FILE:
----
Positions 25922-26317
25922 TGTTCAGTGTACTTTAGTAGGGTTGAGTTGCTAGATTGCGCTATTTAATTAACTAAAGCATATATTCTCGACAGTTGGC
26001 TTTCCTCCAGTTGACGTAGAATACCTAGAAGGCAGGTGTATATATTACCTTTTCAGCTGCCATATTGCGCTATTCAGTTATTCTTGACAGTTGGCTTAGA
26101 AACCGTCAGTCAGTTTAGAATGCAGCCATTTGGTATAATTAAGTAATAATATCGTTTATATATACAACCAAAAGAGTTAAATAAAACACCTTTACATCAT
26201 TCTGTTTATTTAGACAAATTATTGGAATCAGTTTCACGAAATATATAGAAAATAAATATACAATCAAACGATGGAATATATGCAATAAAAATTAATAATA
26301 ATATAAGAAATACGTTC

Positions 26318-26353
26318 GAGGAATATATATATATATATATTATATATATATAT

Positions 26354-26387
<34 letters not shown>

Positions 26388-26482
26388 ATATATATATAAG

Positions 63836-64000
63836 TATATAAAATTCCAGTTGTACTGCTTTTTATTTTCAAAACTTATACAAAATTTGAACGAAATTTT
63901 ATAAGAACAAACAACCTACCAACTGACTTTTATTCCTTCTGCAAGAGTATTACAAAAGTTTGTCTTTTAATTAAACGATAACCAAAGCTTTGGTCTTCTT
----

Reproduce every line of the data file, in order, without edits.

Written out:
Positions 25922-26317
25922 TGTTCAGTGTACTTTAGTAGGGTTGAGTTGCTAGATTGCGCTATTTAATTAACTAAAGCATATATTCTCGACAGTTGGC
26001 TTTCCTCCAGTTGACGTAGAATACCTAGAAGGCAGGTGTATATATTACCTTTTCAGCTGCCATATTGCGCTATTCAGTTATTCTTGACAGTTGGCTTAGA
26101 AACCGTCAGTCAGTTTAGAATGCAGCCATTTGGTATAATTAAGTAATAATATCGTTTATATATACAACCAAAAGAGTTAAATAAAACACCTTTACATCAT
26201 TCTGTTTATTTAGACAAATTATTGGAATCAGTTTCACGAAATATATAGAAAATAAATATACAATCAAACGATGGAATATATGCAATAAAAATTAATAATA
26301 ATATAAGAAATACGTTC

Positions 26318-26353
26318 GAGGAATATATATATATATATATTATATATATATAT

Positions 26354-26387
<34 letters not shown>

Positions 26388-26482
26388 ATATATATATAAG

Positions 63836-64000
63836 TATATAAAATTCCAGTTGTACTGCTTTTTATTTTCAAAACTTATACAAAATTTGAACGAAATTTT
63901 ATAAGAACAAACAACCTACCAACTGACTTTTATTCCTTCTGCAAGAGTATTACAAAAGTTTGTCTTTTAATTAAACGATAACCAAAGCTTTGGTCTTCTT